Tuesday, January 04, 2005


"Don Quixote might be dead, but his ever-ambiguous ghost lives on. His admirers -- and, in unequal measure, detractors -- are legion. Operas, musicals, theatrical and film adaptations, as well as fictional recreations keep piling up: Laurence Sterne was inspired by Don Quixote's misadventures when writing Tristram Shandy; Gustave Flaubert paid homage to him in Madame Bovary, as did Fyodor Dostoyevsky in The Idiot. Isaac Bashevis Singer's 'Gimpel the Fool' can be read as a reimagining of the knight's simplicity. And so on."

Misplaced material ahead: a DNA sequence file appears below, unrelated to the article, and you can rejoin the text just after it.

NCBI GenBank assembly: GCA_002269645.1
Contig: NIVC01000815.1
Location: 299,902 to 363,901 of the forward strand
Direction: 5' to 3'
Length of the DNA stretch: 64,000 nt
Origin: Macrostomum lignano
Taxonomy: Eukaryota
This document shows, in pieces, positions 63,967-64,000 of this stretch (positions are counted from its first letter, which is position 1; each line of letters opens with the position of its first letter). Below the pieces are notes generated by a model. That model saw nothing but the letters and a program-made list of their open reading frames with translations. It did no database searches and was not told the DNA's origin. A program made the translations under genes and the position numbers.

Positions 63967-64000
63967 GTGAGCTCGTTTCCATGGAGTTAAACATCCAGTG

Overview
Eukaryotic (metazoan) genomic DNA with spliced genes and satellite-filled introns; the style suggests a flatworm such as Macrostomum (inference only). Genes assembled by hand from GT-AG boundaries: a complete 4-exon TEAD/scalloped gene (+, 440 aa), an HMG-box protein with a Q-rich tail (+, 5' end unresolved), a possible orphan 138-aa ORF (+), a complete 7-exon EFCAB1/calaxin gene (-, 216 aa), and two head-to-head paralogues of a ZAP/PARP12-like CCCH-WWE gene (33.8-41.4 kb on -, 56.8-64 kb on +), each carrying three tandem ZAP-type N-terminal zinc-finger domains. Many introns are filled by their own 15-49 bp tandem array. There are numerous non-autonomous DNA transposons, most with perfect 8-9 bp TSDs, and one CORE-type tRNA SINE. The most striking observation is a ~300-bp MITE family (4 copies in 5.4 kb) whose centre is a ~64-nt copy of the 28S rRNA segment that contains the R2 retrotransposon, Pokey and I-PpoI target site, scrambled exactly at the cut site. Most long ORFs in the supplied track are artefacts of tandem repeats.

Don Quixote turns 400 this month. It was made available to the public for the first time on Jan. 16, 1605; by the time the second part was published in 1615, it was a best seller. Ilan Stavans doubts the novel would find a publisher today--likely to be deemed a "trouble manuscript"-- although it did manage to make its way past the Inquistitorial censors of the day.

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